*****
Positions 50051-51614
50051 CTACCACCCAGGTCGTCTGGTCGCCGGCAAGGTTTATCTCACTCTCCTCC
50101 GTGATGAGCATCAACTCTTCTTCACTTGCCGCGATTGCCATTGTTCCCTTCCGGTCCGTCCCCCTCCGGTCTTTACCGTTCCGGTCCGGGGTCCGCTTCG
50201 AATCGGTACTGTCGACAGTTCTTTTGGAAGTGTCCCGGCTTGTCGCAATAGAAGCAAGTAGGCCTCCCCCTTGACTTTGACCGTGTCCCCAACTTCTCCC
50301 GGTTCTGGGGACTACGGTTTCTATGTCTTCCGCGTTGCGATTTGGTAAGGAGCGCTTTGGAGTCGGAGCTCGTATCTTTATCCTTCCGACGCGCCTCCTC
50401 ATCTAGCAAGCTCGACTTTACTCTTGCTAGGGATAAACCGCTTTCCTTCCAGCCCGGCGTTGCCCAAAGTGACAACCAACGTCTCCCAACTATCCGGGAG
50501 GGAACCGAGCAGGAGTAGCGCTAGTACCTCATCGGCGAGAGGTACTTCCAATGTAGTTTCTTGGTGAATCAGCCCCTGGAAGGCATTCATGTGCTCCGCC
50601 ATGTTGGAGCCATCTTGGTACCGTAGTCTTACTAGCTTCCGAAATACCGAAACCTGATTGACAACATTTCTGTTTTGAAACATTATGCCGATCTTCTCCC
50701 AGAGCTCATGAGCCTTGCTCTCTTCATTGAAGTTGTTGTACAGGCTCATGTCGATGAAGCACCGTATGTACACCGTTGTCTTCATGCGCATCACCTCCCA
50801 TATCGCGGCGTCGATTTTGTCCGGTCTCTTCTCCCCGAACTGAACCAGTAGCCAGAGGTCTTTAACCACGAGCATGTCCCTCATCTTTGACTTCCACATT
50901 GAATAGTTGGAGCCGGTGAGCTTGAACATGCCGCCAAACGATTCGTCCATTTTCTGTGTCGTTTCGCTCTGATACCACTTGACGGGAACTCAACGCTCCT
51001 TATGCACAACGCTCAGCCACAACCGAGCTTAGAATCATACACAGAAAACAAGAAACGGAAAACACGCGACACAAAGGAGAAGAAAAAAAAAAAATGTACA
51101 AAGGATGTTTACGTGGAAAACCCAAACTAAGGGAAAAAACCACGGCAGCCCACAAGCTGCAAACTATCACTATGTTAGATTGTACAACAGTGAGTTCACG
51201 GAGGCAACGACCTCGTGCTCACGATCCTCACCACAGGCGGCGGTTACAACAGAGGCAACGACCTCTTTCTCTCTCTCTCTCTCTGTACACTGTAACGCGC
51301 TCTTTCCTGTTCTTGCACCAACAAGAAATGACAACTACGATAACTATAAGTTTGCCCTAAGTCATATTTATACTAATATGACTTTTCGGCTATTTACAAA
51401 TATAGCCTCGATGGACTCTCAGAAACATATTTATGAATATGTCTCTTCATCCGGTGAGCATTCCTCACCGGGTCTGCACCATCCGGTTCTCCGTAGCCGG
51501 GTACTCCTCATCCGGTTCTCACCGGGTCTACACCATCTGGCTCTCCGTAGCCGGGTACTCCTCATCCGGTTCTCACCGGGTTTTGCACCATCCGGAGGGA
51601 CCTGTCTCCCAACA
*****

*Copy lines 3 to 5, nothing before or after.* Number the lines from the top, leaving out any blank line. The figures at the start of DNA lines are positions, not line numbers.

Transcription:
50101 GTGATGAGCATCAACTCTTCTTCACTTGCCGCGATTGCCATTGTTCCCTTCCGGTCCGTCCCCCTCCGGTCTTTACCGTTCCGGTCCGGGGTCCGCTTCG
50201 AATCGGTACTGTCGACAGTTCTTTTGGAAGTGTCCCGGCTTGTCGCAATAGAAGCAAGTAGGCCTCCCCCTTGACTTTGACCGTGTCCCCAACTTCTCCC
50301 GGTTCTGGGGACTACGGTTTCTATGTCTTCCGCGTTGCGATTTGGTAAGGAGCGCTTTGGAGTCGGAGCTCGTATCTTTATCCTTCCGACGCGCCTCCTC